Celebrities Reveal Their Immigrant Stories In 6 Powerful Words

Carla Herreria

ABC’s sitcom “Fresh Off the Boat,” based on Eddie Huang’s memoir of the same name, has become a hit by telling the story of one immigrant family’s journey from Taiwan to America.

Now the show’s creator is sharing hundreds of immigrants’ stories in a new book, with each story told in six powerful words.

Celebrity chef and author Eddie Huang, left, actress Mila Kunis, actor George Takei and astronaut José M. Hernández are among those who share their stories in "Six Words Fresh Off the Boat: Stories of Immigration, Identity, and Coming to America.”

The book ― edited by Larry Smith, creator of the famed six-word memoir series ― sheds light on what it’s like to leave one’s country to start a new life in America. The book contains hundreds of stories from famous, notable and everyday immigrants who come from all around the world. It explores everything from their thoughts on “smelly” foods and masked accents to the sweat, courage and determination it took to begin anew in the United States.

As President Donald Trump works to end the Deferred Action for Childhood Arrivals program ― which would directly affect the lives of 790,000 undocumented immigrants who were brought to the U.S. as children ― perhaps it’s the perfect time to hear immigrants and first-generation Americans tell their own stories of how they found their identity in the U.S.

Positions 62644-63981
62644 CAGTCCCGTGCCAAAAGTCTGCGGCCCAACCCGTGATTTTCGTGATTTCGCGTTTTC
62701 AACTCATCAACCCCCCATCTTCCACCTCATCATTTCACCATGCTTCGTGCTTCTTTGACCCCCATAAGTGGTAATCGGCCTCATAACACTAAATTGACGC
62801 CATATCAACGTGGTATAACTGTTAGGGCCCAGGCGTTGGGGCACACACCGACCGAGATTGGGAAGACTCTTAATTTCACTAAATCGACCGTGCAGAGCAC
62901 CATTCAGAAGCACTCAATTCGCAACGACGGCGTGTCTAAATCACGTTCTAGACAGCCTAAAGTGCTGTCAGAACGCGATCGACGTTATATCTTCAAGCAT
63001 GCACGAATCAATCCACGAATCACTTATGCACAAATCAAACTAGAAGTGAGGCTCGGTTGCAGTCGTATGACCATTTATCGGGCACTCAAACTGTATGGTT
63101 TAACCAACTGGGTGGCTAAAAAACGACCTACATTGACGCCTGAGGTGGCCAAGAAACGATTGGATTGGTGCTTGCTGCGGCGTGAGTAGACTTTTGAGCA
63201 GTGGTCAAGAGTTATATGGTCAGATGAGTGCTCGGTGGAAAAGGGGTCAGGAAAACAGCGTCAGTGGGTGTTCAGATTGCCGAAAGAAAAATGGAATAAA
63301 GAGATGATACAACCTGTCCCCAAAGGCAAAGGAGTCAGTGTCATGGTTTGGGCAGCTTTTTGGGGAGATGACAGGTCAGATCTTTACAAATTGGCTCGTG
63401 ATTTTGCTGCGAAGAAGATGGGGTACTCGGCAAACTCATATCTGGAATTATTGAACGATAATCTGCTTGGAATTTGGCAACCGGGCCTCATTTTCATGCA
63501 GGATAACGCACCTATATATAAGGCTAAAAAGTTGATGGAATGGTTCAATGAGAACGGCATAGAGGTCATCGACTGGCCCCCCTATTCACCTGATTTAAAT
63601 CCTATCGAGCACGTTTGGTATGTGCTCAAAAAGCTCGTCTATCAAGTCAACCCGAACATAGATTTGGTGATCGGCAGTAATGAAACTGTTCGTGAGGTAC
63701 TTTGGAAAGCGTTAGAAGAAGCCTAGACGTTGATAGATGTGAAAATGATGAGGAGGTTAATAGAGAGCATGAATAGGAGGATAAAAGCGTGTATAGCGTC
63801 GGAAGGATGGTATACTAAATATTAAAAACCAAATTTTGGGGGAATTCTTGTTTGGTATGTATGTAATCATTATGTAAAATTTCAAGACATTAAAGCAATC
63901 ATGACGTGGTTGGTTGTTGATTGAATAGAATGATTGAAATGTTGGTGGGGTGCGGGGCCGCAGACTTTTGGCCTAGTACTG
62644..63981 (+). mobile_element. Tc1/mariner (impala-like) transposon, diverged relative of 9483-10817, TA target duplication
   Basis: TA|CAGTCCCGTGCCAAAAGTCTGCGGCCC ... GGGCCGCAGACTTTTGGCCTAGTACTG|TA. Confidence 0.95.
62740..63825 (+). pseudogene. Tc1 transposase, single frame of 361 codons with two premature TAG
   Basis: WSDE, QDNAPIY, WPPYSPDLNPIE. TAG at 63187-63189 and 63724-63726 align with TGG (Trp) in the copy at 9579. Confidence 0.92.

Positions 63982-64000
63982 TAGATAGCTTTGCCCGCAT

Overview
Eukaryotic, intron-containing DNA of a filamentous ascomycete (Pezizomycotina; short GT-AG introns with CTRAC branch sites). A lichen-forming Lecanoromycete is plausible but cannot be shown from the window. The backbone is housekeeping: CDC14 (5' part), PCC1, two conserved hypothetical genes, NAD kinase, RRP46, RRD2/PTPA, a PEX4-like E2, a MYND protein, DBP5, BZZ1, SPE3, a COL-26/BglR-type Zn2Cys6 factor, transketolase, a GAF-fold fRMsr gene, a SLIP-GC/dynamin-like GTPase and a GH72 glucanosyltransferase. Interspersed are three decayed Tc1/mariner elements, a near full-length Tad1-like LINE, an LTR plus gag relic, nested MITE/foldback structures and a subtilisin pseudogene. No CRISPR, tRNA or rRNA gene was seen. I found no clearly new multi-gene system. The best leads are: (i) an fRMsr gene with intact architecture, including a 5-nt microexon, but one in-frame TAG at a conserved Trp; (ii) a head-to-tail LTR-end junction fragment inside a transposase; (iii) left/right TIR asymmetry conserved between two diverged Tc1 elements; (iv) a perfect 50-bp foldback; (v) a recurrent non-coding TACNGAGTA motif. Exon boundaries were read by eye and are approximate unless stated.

Below, see a selection of short memoirs from “Six Words Fresh Off the Boat: Stories of Immigration, Identity, and Coming to America.” 

We exist because these stories exist. Nahnatchka Khan, creator of ABC's "Fresh Off the Boat" sitcom

(Mario Anzuoni / Reuters)

America gonna Panda Express Chipotle everyone. Eddie Huang, celebrity chef and author of the memoir "Fresh Off the Boat"

(Brad Barket via Getty Images for Ozy Fusion Fest)

We Immigrants are America’s true super power. Junot Diaz, author of the Pulitzer Prize-winning book "The Brief Wondrous Life of Oscar Wao"

In 1941, I was a refugee. Madeleine Albright, America's first female secretary of state

(Pradeep Gaur/Mint via Getty Images)

Even after internment, still love America. George Takei, actor

(Tommaso BoddiWireImage via Getty Images)

A better life for our children. Mila Kunis, actress

(Alberto E. Rodriguez via Getty Images for CinemaCon)

Is there fish sauce in Nebraska? Thakoon Panichgul, fashion designer

(Ben Gabbe via Getty Images)

Separated seven years, father a stranger. Jen Min Kuo

From migrant farmworker to NASA astronaut. José M. Hernández

(Fernando Castillo/LatinContent via Getty Images)

A father swims, a daughter soars. Wai Chim, author of "Freedom Swimmer"

Nobody is ever just a refugee. Chimamanda Ngozi Adichie, author and 2008 MacArthur Genius Grant recipient

(Leigh Vogel via Getty Images)

Texas was Mexico. Border crossed us. Maria Dolores Castillo

My mother: maid to mechanical engineer. Jennifer Na

Zeiger too ethnic! How about King? Larry King, iconic TV and radio host

(Noel Vasquez via Getty Images)

Learned all English and still foreign. Beau Sia, spoken-word poet

(Jeff Kravitz/FilmMagic Inc. via Getty Images)

Gained: American passport. Lost: Mother tongue. Grace Prasad

DREAMers are only allowed to dream. Ivy Teng Lei, undocumented immigrant and DACA recipient

We came, we saw, we stayed. Viet Thanh Nguyen, Pulitzer Prize-winning author

(MARTIN BUREAU/AFP via Getty Images)
  • This article originally appeared on HuffPost.